Monday, May 14, 2012

Wild God

I like to hear God in nature. Today, I came outside to have some quiet time in my own back yard. After 6 years of work, it's starting to become somewhere that looks kind of nice. Birds sing in the shade tree as cars without mufflers drive outside the fence. The grass in the yard more or less stops at its borders now. The rock ledge I built holds back the dirt I shoveled, the compost I made, and the peat moss I trucked in. It makes a nice bed for the raspberries, which are pushing their borders. The herbs look nice and have already been supplying some freshness in my kitchen. The chives are in bloom right beside the well-placed peonies. There's an empty space waiting for more fruit bushes. It looks like I'll need to do some weeding there, first. I hope to put a prayer garden in the back corner in the next couple of years. Maybe I'll even get a dogwood to grow back there. So far, I just haven't been able to get it to happen.

And then I get disgusted with myself. I came out here to hear from God, but here I am, looking at all the cool stuff I've done and thinking about all the work ahead that justifies my existence. I, mine, me. (Marsha, Marsha, Marsha!) My yard is creation thoroughly subdued. Even the animals are (somewhat) under my control. I need to get out of here sometimes.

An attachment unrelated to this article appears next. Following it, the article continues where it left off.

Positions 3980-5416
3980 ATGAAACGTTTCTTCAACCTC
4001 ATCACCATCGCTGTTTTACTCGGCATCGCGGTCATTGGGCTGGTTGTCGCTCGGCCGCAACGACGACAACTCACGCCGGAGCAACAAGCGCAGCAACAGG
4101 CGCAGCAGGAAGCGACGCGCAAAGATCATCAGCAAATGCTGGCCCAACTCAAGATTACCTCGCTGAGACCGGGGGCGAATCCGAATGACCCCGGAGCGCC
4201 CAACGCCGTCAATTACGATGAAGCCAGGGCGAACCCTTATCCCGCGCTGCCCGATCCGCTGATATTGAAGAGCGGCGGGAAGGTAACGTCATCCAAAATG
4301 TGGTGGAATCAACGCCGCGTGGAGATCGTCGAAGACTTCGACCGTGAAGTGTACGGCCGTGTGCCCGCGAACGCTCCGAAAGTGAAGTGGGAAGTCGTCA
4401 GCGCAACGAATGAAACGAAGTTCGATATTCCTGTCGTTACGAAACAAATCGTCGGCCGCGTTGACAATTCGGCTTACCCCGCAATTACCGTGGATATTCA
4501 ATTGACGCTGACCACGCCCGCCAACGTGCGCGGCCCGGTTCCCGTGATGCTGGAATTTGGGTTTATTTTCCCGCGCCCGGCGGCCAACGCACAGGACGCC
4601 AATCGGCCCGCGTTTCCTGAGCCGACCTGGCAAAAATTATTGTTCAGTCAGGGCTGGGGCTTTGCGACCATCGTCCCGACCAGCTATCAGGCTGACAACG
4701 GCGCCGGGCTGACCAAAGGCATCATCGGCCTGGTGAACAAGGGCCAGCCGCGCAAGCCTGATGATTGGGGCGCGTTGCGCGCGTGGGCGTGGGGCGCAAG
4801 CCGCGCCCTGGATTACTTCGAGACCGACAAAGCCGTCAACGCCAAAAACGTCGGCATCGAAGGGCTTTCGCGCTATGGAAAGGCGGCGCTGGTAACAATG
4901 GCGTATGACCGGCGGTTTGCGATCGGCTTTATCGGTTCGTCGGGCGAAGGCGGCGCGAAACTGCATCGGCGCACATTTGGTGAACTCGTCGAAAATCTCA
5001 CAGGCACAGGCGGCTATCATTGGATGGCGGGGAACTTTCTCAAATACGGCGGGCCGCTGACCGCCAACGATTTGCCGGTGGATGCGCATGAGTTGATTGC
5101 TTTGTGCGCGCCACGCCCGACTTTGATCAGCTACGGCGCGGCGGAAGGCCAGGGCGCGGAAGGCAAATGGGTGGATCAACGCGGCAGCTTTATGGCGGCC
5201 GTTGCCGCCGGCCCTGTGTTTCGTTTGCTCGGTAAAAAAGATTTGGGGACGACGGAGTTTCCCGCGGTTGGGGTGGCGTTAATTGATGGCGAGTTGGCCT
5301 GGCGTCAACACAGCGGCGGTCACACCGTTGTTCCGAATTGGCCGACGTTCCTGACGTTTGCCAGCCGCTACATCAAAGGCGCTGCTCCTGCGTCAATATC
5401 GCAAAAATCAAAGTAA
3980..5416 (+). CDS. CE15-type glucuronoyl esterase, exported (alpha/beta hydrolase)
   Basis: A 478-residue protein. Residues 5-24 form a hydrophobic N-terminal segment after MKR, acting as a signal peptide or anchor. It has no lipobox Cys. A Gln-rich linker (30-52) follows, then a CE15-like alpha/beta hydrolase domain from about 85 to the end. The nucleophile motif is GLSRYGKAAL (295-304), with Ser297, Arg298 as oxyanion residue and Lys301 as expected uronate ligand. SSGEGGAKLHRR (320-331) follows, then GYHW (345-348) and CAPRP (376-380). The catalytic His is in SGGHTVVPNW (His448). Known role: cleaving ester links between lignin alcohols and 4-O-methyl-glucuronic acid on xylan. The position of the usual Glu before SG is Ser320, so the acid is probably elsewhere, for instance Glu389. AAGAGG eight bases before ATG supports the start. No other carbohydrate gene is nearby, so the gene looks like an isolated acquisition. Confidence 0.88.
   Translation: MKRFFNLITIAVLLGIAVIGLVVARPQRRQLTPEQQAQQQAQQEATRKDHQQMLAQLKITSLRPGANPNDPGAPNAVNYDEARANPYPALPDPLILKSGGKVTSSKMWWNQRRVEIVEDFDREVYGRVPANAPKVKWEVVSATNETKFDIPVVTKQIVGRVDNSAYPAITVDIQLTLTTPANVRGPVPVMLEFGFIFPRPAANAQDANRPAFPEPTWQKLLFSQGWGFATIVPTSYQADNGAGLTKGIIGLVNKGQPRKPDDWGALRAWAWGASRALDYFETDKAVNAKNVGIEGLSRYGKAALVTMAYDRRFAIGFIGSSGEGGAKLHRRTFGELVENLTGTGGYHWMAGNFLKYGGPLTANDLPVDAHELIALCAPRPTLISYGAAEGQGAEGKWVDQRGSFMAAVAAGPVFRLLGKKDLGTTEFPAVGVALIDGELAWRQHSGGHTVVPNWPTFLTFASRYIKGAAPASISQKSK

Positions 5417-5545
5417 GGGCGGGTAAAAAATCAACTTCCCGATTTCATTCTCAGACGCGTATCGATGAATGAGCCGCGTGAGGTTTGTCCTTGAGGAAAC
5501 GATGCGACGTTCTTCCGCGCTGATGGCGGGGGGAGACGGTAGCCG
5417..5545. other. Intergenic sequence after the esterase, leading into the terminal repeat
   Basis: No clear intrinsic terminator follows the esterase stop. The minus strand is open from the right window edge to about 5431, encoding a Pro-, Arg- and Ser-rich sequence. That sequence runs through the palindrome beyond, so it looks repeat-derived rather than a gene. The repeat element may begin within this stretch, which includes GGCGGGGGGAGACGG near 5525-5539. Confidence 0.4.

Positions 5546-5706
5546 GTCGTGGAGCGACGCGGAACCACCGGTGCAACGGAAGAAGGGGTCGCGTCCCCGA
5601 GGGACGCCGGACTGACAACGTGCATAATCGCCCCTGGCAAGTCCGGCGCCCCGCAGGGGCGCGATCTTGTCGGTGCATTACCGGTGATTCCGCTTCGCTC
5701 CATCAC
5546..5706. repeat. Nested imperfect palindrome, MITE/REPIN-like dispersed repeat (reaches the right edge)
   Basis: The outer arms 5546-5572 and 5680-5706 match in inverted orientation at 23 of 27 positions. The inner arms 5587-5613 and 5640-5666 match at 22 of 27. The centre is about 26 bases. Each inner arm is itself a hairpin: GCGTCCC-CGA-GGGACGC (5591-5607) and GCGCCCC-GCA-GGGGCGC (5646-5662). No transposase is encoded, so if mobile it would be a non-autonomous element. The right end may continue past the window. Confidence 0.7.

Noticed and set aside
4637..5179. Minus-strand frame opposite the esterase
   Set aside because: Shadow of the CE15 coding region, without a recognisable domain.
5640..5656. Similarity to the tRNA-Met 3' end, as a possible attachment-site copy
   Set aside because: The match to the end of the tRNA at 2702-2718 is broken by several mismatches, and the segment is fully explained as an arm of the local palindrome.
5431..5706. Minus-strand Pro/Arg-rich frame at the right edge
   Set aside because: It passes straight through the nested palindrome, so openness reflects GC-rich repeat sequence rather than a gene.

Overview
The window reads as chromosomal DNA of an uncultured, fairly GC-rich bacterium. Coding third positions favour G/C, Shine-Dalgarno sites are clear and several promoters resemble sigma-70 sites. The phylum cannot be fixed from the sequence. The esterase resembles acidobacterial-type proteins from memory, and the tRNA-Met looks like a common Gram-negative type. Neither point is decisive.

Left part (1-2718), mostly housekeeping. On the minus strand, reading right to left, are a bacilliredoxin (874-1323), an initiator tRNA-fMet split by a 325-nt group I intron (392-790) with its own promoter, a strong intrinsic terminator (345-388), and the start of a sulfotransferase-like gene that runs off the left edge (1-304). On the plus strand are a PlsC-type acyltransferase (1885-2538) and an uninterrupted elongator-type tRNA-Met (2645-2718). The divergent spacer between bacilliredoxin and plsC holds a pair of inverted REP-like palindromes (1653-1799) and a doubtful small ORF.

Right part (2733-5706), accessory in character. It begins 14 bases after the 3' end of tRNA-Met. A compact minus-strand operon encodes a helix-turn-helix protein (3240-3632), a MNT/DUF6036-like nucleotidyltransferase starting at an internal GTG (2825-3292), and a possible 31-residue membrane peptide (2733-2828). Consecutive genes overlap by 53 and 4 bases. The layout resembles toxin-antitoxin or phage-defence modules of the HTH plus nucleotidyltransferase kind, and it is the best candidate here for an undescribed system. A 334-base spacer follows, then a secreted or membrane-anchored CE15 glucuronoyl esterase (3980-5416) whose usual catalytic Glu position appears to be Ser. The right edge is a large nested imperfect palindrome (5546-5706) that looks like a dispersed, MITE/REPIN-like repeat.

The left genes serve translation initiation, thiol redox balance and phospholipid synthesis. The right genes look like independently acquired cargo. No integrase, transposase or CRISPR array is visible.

God is not tame. He doesn't conform to my idea of order. God is wild. And violent. And beautiful. In the wild mountains, I impose no quaint rock wall, suggesting that plants may grow up to it but no farther. They are God's work and He didn't ask my opinion when He made them. The wind blows the trees and it causes a ruckus. The animals there are not tame. They eat each other! God allows for much more violence than I'm comfortable with; this is true in the mountains and everywhere. But there is a difference in the mountains: I can see how it is all part of something overarching and particularly beautiful. I cannot always see that in my own back yard. It's too small to make sense. In the mountains, I see a complete work of Someone else, whose plan I cannot fathom. They provide a more accurate scale of my size in the universe, even if it's only slightly more accurate. They could swallow me whole. If the rocks cry out, I'm in trouble. If I meet a bear, well, let's hope I don't. God didn't put railings on the cliffs. It's beautiful and dangerous out there.

At the same time, God feels so near there. He doesn't need me, but He invites me in, anyway. He shows me His vast inner room, filled with some of His most prized works of art. I like to sing that old hymn sometimes about walking with God in the garden, but it's not really talking together about my small accomplishments that I long for. I long to see His face -- to see His image, His workmanship, His splendor. I long to be reminded that I need not talk so much, but only to listen and watch and break out in song or stunned silence. I didn't even know to ask for such beauty as I behold there. I couldn't have planned it. But God has heard me before I've opened my mouth. Even the pyramids in all their splendor aren't so well-adorned.

The wild mountains give me perspective. They remind me that the world is not up to me. They tell me it's not all about the work of my hands, but a wild God who loves me, who works everything out for His glory, and who wants to invite me in. Praise be to God!